How missionaries staged daring escape from their Haitian kidnappers – National & International News – TUE 21Dec2021

Above are 15 of the 17 missionaries who were kidnapped in Haiti in October. Twelve of the group managed to escape their captors and have returned home.



How missionaries escaped from their Haitian kidnappers. 1400 Kellogg’s workers end 11-week strike with new contract. UK court denies Maduro claim to Venezuelan gold.




Missionaries tell of daring escape from Haiti kidnappers

Back in October, Haitian gang members seized a convoy carrying 17 missionaries, including 16 Americans and one Canadian. In the group were also four children, a 10-month old baby, and children aged three, 14 and 15. The group was preparing to leave the country after visiting an orphage.

The 400 Mawozo gang initially demanded $1 million in ransom for each of the captives. The group was part of Christian Aid Ministries, an Amish and conservative Mennonite organization. Five members of the group were eventually freed, but CAM has not disclosed whether or not they paid their ransom.

But it was a surprise to everyone when the 12 remaining members staged their own rescue. The still captive group said they had been moved several times during their captivity and were often kept separated. At some point, they managed to hatch a plan to escape, choosing December 15 as the night to make the attempt.

During the night, the group quietly left the building were they were being held, eluding their armed guards. With them were the baby and the 3 year old. The group trudged for miles in the pitch dark, navigating the difficult terrain using the stars. Eventually, they reached safety and were able to get help. On the 17th, they were able to finally return home. The captives were all in good condition and say the gang-members did not physically abuse them.

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Kellogg’s workers end 11-week strike with new contract

Two weeks ago, Kellogg’s announced that it would hire “permanent replacements” for 1400 workers who had been on strike since October. Workers at four plants in Michigan, Pennsylvania, Nebraska and Tennessee were demanding better pay and working conditions and raised concerns about the company’s outsourcing plans. The workers were often expected to work for weeks or months on end with no days off. That despite a 9.1% rise in profits at the already profitable company during the pandemic.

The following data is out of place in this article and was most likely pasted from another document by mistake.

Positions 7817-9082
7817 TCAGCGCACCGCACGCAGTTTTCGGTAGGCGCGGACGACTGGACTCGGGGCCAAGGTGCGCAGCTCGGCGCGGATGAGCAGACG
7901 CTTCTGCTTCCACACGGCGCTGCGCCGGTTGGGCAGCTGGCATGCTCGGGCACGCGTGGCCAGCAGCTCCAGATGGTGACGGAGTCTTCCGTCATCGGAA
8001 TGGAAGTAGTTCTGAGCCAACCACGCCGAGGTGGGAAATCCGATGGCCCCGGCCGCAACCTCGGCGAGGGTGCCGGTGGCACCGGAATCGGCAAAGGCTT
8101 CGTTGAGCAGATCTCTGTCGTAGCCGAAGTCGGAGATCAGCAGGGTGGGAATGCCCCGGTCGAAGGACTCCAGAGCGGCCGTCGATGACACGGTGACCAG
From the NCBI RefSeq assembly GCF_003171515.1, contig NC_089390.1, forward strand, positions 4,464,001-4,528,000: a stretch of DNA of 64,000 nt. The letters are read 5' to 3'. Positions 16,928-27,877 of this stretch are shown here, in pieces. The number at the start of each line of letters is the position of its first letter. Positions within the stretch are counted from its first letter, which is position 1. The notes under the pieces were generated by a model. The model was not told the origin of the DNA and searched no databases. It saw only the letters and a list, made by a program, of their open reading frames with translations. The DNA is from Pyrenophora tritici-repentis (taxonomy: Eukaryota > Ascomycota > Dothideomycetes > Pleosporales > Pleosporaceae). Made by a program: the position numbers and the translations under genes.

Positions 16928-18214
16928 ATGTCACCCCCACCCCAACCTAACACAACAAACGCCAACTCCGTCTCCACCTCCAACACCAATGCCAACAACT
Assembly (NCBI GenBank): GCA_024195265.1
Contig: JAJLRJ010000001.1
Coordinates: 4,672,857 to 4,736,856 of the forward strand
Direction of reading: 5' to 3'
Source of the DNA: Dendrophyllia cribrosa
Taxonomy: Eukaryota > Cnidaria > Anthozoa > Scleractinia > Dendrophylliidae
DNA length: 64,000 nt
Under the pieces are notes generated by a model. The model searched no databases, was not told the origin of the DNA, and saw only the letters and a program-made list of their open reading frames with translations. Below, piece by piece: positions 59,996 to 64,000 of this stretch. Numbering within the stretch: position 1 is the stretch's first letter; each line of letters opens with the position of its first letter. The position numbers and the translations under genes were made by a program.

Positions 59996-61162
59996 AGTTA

At the time, Kellogg’s decision to replace the workers met widespread condemnation, including from the White House. President Biden called it “an existential attack on the union and its members’ jobs and livelihoods”. Online activists even waged campaigns to flood Kellogg’s hiring page with fake applications.

Now the Bakery, Confectionery, Tobacco Workers and Grain Millers International Union says its members are ending the strike after reaching a tentative but more favorable deal with the company.

The new contract includes immediate wage and benefit increases for all workers. Workers subject to a controversial two-tier system now also have a pathway to full wages and benefits. The contract further includes a moratorium on closing plants through at least October 2026.

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UK Supreme Court denies Maduro claim to Venezuelan gold

Britain’s Supreme Court is refusing to release nearly $2 billion in gold to Venezuela’s elected leader Nicolas Maduro. The gold belongs to Venezuela but is currently in the Bank of England’s vaults. The Supreme Court ruling overturned a previous Appeals court decision calling for the release of the gold. Maduro wants to release the gold to the United Nations Development Program (UNDP) to purchase necessary medical supplies for his country.

However, the Supreme Court instead decided to rule on the diplomatic fiction created by the U.S. State Department under the Trump administration that Venezuelan opposition leader Juan Guaido, who holds no elected office, is the legitimate leader of Venezuela. Although the British government deals with Maduro in the real world, the UK and 50 other countries have followed the U.S. lead in recognizing Guaido. Guaido has appointed his own “government” in Venezuela, including directors of the national bank. Guaido wants the gold to remain in the Bank of England vault.

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